Time time time

I was walking my dog the other day and thinking about the doll collection that my mother started for me. So many beautiful dolls that now all belong to my little girl. One doll in particular stands out in my mind — my custom cabbage patch made by my mom for my 12th birthday. It has blond hair and blue eyes, just like me, and is adorable. My daughter now plays with it.

So as I was walking and thinking about my cabbage patch doll it dawns on me that I should have my mom sign the bottom of my doll, just like the “real” cabbage patch dolls. Her version would be branded just like the originals. Then it hits me. Mom’s gone. She can’t sign anything, let alone a doll she made over 25 years ago for me.

It is amazing to me that three years later I can still have fleeting “Mom is still alive” moments. This happened  a lot right after she passed, practically every day. I’d wake up in the morning and for a few brief seconds I would not remember, then CRASH. The stabbing pain in my heart would return. But time has kept on and, while the pain is still there, it is not as acute as it once was.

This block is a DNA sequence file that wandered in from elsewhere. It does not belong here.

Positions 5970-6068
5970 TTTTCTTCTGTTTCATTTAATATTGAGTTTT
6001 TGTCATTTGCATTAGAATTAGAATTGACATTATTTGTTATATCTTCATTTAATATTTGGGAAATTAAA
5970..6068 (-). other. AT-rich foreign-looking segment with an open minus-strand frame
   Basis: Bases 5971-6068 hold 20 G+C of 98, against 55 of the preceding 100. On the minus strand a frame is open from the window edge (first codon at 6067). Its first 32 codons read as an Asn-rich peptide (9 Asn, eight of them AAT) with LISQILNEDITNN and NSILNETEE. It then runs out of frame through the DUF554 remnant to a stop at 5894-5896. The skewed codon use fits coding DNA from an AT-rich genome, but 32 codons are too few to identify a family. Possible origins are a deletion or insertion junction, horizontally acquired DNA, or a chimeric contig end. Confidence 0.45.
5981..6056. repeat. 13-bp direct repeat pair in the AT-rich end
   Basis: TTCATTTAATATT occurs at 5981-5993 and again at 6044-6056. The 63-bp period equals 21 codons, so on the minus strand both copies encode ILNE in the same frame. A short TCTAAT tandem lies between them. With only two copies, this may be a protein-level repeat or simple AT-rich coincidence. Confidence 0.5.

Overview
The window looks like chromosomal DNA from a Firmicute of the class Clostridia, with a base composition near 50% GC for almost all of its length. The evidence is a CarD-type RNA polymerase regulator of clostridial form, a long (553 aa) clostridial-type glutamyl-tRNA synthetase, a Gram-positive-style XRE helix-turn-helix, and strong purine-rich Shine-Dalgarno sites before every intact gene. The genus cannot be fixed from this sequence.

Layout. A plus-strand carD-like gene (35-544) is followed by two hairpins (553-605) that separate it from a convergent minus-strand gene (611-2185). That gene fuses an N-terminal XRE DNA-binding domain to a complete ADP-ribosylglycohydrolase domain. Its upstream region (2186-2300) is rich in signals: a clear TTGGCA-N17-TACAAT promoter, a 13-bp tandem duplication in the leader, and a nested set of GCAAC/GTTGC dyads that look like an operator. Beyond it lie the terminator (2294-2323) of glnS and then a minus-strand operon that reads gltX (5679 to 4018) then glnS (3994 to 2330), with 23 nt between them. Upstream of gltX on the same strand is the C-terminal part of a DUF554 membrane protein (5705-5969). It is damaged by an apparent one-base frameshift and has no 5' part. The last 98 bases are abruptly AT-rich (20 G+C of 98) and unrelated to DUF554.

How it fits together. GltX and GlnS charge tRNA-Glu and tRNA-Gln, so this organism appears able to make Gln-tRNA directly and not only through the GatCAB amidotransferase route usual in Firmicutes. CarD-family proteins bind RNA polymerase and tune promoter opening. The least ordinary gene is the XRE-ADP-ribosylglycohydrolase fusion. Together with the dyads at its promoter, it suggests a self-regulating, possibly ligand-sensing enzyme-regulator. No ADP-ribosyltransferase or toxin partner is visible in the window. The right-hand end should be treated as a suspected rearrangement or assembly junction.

Meme and I had a long conversation about this and she remarked that it would be impossible for our bodies to sustain the acute grief pain for any prolonged period of time. I agree. I also believe that our mind protects us from all kinds of pain, which is why we have those moments of, for lack of a better word, denial memory. Just like I have physically forgotten the pain of childbirth, I have physically forgotten the initially acute pain of losing my mother. Now when I have the random thought that my mother is still alive, I feel a stab in my heart, but it’s not the same; just like I can have a random bodily pain that reminds of childbirth, but is also not the same. That has to be why, even three years later, I can briefly forget that Mom is gone.

What do you think?

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